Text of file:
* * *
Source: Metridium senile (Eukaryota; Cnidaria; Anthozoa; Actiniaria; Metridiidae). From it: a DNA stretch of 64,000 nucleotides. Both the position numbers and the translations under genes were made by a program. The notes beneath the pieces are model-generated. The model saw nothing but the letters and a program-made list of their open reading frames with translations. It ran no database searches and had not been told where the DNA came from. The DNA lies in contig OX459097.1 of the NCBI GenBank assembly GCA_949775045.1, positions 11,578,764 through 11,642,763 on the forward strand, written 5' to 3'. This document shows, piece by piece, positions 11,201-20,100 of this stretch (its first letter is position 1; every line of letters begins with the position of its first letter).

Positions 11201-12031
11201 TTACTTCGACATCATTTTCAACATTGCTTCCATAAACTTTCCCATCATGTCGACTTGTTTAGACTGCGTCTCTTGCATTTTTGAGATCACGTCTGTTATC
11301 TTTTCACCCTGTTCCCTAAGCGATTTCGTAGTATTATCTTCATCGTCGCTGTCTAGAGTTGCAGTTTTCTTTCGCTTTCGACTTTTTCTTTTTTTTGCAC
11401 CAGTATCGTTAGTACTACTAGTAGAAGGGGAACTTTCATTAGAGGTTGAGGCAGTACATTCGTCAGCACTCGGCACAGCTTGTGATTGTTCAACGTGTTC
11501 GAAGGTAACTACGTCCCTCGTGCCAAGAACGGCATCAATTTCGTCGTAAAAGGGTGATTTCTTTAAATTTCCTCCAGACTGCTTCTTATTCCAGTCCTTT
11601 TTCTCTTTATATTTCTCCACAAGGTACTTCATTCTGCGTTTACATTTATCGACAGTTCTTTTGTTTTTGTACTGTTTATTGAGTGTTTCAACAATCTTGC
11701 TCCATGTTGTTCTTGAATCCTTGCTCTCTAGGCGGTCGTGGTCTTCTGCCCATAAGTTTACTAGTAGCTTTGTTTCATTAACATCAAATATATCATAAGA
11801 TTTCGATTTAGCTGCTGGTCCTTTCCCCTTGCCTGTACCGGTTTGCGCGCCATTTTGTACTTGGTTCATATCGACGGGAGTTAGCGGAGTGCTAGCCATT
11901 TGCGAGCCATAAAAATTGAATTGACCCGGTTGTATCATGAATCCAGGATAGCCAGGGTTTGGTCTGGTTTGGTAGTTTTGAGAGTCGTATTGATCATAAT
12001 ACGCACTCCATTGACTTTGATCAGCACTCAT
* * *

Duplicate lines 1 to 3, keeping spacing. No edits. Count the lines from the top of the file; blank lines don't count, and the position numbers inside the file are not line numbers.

Source: Metridium senile (Eukaryota; Cnidaria; Anthozoa; Actiniaria; Metridiidae). From it: a DNA stretch of 64,000 nucleotides. Both the position numbers and the translations under genes were made by a program. The notes beneath the pieces are model-generated. The model saw nothing but the letters and a program-made list of their open reading frames with translations. It ran no database searches and had not been told where the DNA came from. The DNA lies in contig OX459097.1 of the NCBI GenBank assembly GCA_949775045.1, positions 11,578,764 through 11,642,763 on the forward strand, written 5' to 3'. This document shows, piece by piece, positions 11,201-20,100 of this stretch (its first letter is position 1; every line of letters begins with the position of its first letter).

Positions 11201-12031
11201 TTACTTCGACATCATTTTCAACATTGCTTCCATAAACTTTCCCATCATGTCGACTTGTTTAGACTGCGTCTCTTGCATTTTTGAGATCACGTCTGTTATC